United Kingdom

Billionaire builds £280million superyacht with eight laboratories and submarine for scientists

Norwegian billionaire Kjell Inge Rokke is using his bottomless reserves to give something back, after overseeing the creation of a £280million superyacht which will be intermittently offered to scientists.

The magnificent vessel, named the REV Ocean, stands as the worlds largest of its kind, and comes lavishly furnished with three swimming pools and two helipads.

Yet it is the eight separate laboratories which will be of most interest, with the oil and fishing tycoon set to invite up to 400 marine scientists a year to spend three to four weeks each on board studying how to protect the ocean from climate change, overfishing and plastic waste.

Scientists will be given free use of the REV Ocean, a 600ft research and expedition vessel, for a third of the year, as report the Times.

Norwegian billionaire Kjell Inge Rokke is planning to give something back with the Rev Ocean

The £280m superyacht is the world's largest and will be used alongside scientific research

It will be used for expeditions for another third and for private charter for the rest of the year to help fund the science. 

The huge superyacht is currently being fit out in Brattvaag, Norway, and is poised to set sail later in the year.

The jaw dropping £280m vessel has its eight labs which come decked out with scientific equipment worth more than £20 million, including a submarine for three people that can descend one and a half miles. 

It also has a robot to survey and gather samples on the sea bed at a depth of almost four miles.

Mr Inge Rokke, 61, has overseen designs to be as workable as possible for scientific use, with the ship possessing a unique trawl system to gather samples of fish and suck them into a laboratory without crushing them, allowing them to be released unharmed. 

The huge superyacht is currently being fit out in Brattvaag, Norway, and is poised to set sail later in the year, with a tour stop to London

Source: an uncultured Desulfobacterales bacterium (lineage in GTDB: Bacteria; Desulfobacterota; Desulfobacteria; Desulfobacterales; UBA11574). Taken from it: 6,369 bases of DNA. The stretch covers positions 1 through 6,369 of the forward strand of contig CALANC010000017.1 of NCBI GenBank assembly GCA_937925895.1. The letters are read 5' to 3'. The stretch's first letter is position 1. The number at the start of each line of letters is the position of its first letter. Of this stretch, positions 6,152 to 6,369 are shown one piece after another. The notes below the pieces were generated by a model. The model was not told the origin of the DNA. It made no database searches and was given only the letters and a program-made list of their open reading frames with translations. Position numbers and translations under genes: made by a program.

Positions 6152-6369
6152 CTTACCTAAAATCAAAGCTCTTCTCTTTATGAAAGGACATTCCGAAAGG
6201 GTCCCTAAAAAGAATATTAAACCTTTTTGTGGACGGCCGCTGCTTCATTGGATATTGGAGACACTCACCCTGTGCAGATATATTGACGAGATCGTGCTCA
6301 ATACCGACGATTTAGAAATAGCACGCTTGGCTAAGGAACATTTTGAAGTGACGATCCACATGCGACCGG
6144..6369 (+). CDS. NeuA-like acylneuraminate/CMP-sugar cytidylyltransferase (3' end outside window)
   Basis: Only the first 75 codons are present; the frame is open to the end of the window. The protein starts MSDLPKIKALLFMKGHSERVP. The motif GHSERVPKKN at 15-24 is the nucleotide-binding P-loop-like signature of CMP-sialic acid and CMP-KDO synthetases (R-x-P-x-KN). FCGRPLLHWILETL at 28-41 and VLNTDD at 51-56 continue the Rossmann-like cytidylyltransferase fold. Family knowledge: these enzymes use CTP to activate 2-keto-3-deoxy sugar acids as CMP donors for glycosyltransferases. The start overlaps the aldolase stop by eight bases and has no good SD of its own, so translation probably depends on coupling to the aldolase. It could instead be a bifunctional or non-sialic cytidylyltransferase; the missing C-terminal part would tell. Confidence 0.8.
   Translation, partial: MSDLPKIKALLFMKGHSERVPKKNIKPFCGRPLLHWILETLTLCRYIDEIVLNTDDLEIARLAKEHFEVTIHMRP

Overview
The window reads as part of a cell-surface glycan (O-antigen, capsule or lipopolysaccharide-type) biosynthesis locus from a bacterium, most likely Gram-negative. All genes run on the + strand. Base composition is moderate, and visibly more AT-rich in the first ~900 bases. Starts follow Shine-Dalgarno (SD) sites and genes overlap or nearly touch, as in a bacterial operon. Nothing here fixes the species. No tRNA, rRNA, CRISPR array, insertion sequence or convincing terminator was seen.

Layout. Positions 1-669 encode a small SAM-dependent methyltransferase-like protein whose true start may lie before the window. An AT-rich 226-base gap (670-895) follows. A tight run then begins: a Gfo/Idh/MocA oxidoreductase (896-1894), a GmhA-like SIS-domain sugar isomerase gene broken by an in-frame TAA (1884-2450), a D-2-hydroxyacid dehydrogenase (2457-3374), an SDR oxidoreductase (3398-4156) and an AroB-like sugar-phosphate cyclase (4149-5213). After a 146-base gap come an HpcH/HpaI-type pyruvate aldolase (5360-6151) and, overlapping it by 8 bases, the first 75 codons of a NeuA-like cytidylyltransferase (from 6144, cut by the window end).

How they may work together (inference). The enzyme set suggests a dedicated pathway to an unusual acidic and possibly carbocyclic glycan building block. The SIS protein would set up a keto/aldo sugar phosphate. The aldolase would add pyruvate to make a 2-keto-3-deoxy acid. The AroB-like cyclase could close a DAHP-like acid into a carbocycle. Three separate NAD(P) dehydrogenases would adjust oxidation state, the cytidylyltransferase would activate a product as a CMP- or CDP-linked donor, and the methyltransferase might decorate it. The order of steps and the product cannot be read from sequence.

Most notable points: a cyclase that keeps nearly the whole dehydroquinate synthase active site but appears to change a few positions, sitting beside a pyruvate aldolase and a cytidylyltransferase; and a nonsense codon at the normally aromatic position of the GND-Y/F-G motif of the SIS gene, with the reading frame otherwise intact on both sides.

The vessel comes lavishly furnished with three swimming pools and two helipads, while also boasting eight separate laboratory facilities

The Rev Ocean uses up to 25 litres of diesel per nautical mile at ten knots and can stay for 120 days at sea without needing refuelling, allowing it to reach the most remote parts of the ocean and therefore making it ideal for deep sea exploration.

Mr Inge Rokke, 61, had humble begins in the working world and started off working as a deckhand on a fishing vessel after dropping out of school in Norway. 

He amassed his now £1.4 billion fortune initially by running a fleet of fishing vessels before moving into offshore drilling and earning vast sums in oil extraction and trade. 

His company, Aker Energy, has a range of subsidiaries focusing on oil and gas. He has no plans to stop drilling and admits that he is 'part of the problem' that he is inviting scientists to investigate.

His company owns half of a vast oilfield discovered recently in deep waters of the south Atlantic off Ghana. 

Kjell Inge Rokke made his millions in the oil and fishing industry, starting off as a deckhand

Mr Inge Rokke (pictured with Bill Clinton in 2005) has no plans to stop drilling for oil and admits that he is 'part of the problem' that he is inviting scientists to investigate

The Norwegian billionaire served a month in prison in 2005 after trying to bribe a Swedish yacht inspector for a licence. 

Looking to bring on board some of the world's top leading academics to the project, he has hired Oxford University's leading marine conservation scientist Alex Rogers as science director.

Professor Rogers is helping to draw up plans for the Ocean's 250-day maiden voyage from the Arctic to the Antarctic, with a display visit to London. 

Among the itinerary, scientists will begin studying the effect of declining sea ice in the Arctic on bowhead whales, one of the world's oldest living mammals. 

The extent and impact of plastic pollution from the surface to the deep sea will also be measured, along with the impact of illegal fishing in the Pacific and ocean acidification.

Mr Inge Rokke (second from right) hopes to join scientists on the superyacht for at least two months of the year during the research period

Professor Rogers told the Times it had been difficult to leave his 'steady academic job' at Oxford but Mr Rokke convinced him that he was passionate about supporting ocean research. He said that the scientific tools would also appeal to paying guests. 

A remotely operated submersible to 'visit the Titanic would be feasible', he added, which could be a highly lucrative earner.

Mr Rokke has also recruited Nina Jensen, former head of the World Wide Fund for Nature in Norway, to be the chief executive of the vessel. She admitted that Mr Rokke's plans for oil and gas extraction presented 'huge dilemmas'.

'That was one of my big reservations in taking the job,' she said, adding that she continued to have 'lengthy discussions' with Mr Rokke about opening up oil and gas fields. 

Upon signing on the dotted line however she has secured a pledge from him that the Aker energy group would not seek to extract oil off the Lofoten archipelago in the Arctic, which is considered a natural wonder. 

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